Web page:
Graduates from this degree programme frequently work
  • at grammar schools (Gymnasium) and comprehensive schools (Gesamtschule)
  • as researchers
And else?
An internship ...

is mandatory. It is done during the degree course.
Duration: 4 weeks (Teacher Training Act 2005); internship semester (Teacher Training Act 2009)

Studying abroad ... can be covered voluntarily.
Where do I find help?
Academic advisory office

Studienfachberatung Mathematik
Building, Room: IB 1/113 & IB 3/175
Phone: +49 (0)234 / 32-23780
Website academic advisory office

Contact students

Fachschaft Mathematik
Building, Room: IB 01/105
Phone: +49 (0)234 / 32-23465
Website Fachschaft


Degree programmes' website

Other degree programs in the subject

Carolin Kleinsorge
Carolin Kleinsorge is a first-year student of Mathematics. She is pursuing the Bachelor of Arts degree, 2-subject programme. Carolin’s other subject is English Studies.

What made you choose this degree programme?

Mathematics has always been my strong suit, and I have always enjoyed it, too. Besides, I would like to work as a teacher, and my chances to do so after graduation are quite good with the combination Maths-English.

In which respect have or haven’t your expectations been fulfilled?

I hadn’t expected maths to be easy, but I didn’t know it would be quite so difficult! You’re constantly under pressure, because you’ve got assignments to finish every week, and the learning pace at uni is quite different from that in school. Anything you’d ever experienced in school – including studying for your A-levels – is nothing when compared with the Mathematics degree. But you can get used to it! In my year, moreover, the continuous pressure and the countless hours spent in the library have brought us all together and we have become a closely-knit group. Everybody supports everybody else whenever they can. After all, we’re all in the same boat (laughs).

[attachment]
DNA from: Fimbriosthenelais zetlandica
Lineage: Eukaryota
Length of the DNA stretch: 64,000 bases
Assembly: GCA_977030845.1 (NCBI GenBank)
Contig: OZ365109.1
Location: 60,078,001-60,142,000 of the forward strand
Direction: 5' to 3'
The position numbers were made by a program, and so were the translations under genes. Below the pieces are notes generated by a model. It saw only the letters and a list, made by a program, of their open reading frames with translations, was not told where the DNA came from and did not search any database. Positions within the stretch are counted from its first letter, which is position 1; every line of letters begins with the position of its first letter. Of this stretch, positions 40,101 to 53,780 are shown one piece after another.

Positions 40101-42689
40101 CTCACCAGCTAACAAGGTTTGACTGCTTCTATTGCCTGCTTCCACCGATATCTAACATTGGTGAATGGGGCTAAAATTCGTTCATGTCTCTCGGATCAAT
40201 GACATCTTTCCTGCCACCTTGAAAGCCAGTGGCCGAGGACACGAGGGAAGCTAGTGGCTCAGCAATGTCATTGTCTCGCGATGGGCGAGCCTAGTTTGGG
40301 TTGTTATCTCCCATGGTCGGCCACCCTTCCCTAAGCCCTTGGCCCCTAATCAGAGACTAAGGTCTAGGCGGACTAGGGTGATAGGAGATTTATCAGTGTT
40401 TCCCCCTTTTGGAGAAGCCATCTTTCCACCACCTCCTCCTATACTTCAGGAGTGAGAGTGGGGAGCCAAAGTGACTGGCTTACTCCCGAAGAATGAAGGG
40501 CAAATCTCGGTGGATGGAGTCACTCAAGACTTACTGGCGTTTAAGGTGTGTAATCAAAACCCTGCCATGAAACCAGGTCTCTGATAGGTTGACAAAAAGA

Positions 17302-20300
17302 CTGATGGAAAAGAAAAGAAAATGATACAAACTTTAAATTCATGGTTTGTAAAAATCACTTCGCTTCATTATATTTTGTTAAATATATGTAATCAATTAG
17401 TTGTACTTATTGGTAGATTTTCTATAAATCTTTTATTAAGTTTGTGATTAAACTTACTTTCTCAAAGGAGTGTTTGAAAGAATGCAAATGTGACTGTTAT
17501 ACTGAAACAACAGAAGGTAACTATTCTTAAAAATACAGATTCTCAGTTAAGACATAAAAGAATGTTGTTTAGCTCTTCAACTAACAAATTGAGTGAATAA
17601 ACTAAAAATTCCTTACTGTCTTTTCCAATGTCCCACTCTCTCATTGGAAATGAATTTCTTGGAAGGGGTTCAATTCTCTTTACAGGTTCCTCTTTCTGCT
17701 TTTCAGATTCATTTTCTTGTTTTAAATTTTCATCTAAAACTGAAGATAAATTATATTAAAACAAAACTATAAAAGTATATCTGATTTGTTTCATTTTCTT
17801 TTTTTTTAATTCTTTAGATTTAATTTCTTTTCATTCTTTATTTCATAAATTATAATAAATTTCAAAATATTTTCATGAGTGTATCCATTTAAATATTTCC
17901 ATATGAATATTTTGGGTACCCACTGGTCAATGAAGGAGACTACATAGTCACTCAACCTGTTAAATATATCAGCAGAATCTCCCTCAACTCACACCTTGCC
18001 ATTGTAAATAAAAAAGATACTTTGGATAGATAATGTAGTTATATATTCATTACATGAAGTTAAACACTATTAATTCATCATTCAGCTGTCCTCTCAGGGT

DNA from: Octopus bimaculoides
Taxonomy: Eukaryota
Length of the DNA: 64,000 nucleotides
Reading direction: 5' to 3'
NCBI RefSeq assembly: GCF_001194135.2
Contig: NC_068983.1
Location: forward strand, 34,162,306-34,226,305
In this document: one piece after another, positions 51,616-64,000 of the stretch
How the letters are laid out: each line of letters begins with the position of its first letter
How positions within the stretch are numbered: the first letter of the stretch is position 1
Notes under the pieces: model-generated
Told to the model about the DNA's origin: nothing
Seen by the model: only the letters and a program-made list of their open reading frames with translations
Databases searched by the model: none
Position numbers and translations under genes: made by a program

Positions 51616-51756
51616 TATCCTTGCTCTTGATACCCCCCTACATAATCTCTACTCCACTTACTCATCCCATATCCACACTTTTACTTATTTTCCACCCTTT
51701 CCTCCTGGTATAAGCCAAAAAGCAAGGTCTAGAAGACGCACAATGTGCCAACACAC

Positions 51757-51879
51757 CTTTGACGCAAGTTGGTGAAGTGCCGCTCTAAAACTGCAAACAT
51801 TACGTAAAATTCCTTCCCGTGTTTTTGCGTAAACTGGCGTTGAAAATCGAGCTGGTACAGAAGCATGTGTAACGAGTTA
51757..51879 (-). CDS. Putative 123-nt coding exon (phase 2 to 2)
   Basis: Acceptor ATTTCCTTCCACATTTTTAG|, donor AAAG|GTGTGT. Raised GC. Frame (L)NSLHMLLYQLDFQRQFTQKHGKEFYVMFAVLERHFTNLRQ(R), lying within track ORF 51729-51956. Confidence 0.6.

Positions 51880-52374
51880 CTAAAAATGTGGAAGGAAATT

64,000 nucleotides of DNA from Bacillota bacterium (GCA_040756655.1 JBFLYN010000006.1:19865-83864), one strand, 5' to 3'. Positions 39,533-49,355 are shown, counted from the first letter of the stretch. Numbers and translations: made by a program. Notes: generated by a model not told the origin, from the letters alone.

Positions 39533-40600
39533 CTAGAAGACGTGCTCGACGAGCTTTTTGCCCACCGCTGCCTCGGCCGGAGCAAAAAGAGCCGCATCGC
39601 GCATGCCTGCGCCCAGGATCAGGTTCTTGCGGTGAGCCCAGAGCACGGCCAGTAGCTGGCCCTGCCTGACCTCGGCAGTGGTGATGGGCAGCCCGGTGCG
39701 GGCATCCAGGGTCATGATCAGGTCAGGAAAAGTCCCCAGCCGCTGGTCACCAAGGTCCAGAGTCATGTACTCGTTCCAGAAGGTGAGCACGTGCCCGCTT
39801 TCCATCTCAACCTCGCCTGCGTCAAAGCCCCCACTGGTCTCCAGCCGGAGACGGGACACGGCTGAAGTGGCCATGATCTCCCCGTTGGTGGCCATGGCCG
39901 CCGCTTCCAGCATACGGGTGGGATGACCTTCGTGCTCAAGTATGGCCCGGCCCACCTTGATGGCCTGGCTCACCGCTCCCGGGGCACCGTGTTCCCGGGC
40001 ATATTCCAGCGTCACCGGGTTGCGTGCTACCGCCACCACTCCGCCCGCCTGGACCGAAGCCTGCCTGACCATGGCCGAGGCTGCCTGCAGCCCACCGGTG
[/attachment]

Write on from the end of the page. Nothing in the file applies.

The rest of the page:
Which aspect of your degree programme do you enjoy most?

The many hours spend together in the library are definitely very good fun – when, despite all that chattering and distractions – we are also very productive. It is also a great feeling when, after pouring over a problem for eight hours and being on the verge of despair, all of a sudden everything becomes clear. You feel like a super brain then! And because we often work in a team, you’ll get instantly rewarded by positive feedback.